The operation and detection circuitry/logic 126 is also operative, configured and/or adapted to detect the presence of a light 124 and provide a detection signal or signals to the controller 128. Preferably, the detection of a light is accomplished automatically. In addition to automatic detection of the light 124, the subject invention provides for allowing the user the ability to control the light 124. Particularly the level of intensity (illumination level) of the light 122 is controllable by the user. In one form, this entails adding a menu, menu item or menu selection into (to) an existing on-screen menu structure of the television 120. The light control menu allows the customer to be able to vary the intensity of the light 34 within an intensity range. The light control menu may also allow the user to turn the light 124 on and off either at any time or at pre-set times. This is preferably accomplished by the user via the remote and one or more on-screen menus, choices and/or selections as added into the existing on-screen menu structure.
The presence of a light (e.g. LED diode) is determined after the controller 128 is booted up and/or during initial television set-up by the user/purchaser (i.e. during an initial user power-up of the television). Detection of a light causes the light control menu/software to load and be part of the television menu. Referring additionally to
In one form, the process of automatic detection of a light may be performed in the following manner. Television software (program instructions) sets a D/A in the main controller 140 of the controller 128 to its minimum level and then reads an auto detect pin on the FPGA U2 142. Detection of a signal on the auto detect pin then causes the program instructions to load the light control menu into the main television menu (or activate the light control menu). In another form, and as depicted in the schematic of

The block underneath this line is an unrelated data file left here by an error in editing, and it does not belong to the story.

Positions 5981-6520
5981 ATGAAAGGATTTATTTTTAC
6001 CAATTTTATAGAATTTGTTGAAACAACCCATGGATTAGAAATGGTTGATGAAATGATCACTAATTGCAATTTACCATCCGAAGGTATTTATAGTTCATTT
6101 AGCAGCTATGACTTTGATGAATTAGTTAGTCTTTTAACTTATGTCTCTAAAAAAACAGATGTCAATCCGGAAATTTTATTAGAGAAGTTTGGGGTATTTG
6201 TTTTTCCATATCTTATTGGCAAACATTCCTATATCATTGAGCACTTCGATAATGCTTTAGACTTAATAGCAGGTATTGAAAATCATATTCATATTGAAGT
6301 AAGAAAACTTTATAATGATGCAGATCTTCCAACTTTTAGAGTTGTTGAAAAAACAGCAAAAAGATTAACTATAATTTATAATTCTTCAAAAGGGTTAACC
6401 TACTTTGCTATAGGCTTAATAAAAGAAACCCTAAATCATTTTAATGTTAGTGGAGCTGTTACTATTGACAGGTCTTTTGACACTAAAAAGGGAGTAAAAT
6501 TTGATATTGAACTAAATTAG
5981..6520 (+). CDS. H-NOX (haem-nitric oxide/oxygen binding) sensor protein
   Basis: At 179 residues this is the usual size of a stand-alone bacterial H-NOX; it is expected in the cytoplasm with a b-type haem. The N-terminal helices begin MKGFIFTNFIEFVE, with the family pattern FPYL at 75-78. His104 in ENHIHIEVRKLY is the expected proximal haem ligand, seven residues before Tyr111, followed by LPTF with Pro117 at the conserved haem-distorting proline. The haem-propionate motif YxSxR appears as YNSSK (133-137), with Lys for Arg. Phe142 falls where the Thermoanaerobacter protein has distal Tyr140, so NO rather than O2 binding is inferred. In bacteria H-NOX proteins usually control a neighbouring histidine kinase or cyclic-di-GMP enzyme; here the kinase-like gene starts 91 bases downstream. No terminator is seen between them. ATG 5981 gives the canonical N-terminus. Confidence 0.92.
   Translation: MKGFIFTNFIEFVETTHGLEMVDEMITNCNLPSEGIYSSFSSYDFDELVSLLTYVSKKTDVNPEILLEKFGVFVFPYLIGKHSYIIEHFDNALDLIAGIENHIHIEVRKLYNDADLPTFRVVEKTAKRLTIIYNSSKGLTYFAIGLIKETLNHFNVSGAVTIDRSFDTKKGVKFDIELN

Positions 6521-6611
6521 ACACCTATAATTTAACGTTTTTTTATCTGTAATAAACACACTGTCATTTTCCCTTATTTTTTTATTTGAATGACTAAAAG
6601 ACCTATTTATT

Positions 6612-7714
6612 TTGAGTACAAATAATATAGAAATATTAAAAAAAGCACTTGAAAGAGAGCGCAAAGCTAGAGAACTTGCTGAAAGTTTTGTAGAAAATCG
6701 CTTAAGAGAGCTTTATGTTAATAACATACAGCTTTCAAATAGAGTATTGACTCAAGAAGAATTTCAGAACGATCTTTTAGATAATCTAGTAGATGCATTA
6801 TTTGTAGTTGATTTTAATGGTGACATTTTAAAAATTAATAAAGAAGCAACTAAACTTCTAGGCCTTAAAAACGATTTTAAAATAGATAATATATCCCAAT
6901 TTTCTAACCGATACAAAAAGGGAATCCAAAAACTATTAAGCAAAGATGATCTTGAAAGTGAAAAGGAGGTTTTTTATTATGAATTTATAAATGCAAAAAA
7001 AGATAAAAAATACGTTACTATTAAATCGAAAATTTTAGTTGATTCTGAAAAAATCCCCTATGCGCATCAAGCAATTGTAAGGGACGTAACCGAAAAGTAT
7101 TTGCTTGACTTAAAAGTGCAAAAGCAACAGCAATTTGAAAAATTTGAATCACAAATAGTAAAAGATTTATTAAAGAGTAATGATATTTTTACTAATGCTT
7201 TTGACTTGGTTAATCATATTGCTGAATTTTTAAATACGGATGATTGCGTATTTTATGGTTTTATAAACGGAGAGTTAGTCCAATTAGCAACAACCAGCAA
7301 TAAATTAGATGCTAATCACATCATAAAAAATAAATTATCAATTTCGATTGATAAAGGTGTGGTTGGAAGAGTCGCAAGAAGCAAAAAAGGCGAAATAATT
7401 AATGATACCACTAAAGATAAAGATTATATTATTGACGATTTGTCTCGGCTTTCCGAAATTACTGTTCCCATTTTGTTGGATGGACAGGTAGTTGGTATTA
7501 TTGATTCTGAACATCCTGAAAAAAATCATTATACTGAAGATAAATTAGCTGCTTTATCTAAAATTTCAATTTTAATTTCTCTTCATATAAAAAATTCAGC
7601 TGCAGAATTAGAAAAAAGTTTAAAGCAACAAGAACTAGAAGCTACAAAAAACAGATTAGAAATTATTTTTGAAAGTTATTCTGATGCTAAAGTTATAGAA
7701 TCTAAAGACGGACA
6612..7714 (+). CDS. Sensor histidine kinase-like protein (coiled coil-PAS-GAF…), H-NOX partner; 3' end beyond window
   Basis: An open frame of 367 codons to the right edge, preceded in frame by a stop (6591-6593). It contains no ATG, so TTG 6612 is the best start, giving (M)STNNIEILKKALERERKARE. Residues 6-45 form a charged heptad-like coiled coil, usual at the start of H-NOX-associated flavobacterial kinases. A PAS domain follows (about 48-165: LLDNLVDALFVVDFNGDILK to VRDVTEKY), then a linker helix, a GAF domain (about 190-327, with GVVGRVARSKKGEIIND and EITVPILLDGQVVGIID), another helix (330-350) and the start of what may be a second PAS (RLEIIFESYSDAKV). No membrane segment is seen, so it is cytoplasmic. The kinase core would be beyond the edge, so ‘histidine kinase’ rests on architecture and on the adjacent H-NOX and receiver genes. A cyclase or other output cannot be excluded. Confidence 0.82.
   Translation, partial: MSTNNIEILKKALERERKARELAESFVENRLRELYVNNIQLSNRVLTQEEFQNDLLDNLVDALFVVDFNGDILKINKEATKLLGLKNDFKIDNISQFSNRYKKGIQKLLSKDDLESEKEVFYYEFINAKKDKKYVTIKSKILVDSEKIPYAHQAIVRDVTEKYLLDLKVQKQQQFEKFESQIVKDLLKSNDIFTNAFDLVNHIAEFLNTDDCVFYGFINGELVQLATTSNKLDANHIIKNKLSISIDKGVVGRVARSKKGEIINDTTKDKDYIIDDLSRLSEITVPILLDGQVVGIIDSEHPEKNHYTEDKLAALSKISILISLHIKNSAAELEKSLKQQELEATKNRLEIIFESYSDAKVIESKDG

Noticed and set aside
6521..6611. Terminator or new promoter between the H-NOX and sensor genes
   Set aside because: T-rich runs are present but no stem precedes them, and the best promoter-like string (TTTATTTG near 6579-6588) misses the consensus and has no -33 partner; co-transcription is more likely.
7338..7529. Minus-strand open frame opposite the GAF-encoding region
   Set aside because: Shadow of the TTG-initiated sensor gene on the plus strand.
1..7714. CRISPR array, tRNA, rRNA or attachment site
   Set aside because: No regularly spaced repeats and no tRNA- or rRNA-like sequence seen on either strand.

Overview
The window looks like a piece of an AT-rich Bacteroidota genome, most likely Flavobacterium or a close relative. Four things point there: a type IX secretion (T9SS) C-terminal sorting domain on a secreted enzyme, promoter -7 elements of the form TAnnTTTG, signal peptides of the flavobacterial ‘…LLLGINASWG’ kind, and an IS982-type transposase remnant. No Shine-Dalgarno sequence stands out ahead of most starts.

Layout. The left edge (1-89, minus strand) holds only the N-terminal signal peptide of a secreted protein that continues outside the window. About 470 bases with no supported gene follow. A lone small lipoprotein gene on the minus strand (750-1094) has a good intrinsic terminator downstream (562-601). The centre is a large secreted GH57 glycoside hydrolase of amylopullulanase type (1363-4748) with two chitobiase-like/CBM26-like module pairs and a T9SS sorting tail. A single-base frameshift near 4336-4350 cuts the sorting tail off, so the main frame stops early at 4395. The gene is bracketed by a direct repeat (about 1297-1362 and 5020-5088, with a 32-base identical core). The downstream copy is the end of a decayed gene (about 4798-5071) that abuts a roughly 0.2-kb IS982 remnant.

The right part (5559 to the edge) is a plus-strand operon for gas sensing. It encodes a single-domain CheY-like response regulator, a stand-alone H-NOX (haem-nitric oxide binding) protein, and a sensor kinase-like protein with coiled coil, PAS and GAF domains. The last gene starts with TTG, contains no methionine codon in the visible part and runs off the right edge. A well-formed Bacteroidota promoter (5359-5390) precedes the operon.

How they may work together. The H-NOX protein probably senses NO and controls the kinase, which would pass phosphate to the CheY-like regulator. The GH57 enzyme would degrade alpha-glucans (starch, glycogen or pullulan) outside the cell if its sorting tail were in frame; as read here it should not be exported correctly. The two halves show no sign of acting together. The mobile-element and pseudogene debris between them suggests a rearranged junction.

As indicated above, when the presence of a light such as a diode is detected, the main television on-screen menu is altered to include a light control menu. The light control menu allows user selection of light brightness (intensity). Because in this embodiment the controller 128 is pre-existing, the program instructions for the menu are provided and program instructions for not including the light control menu if light presence is not detected. Thus, the light control menu is provided in memory, but is only included in the main television menu when the light is detected.
Referring now to
The circuitry 150 may optionally include (as represented by the dashed line) a resistance in the form of a resistor R7 across or parallel with the LED1. The resistor R7 is utilized to reduce the brightness variation of the LED1. Additional ESD protection is provided for the transistor Q1. Particularly, capacitance in the form of a capacitor C2, inductance in the form of an inductor FB1, and a resistance in the form of a resistor R3 are provided to the collector of the transistor Q1. Typical values may be 100 pf for the capacitor C2, 100 ohms at 100 MHz for the inductor FB1, and 24 ohms for the resistor R3.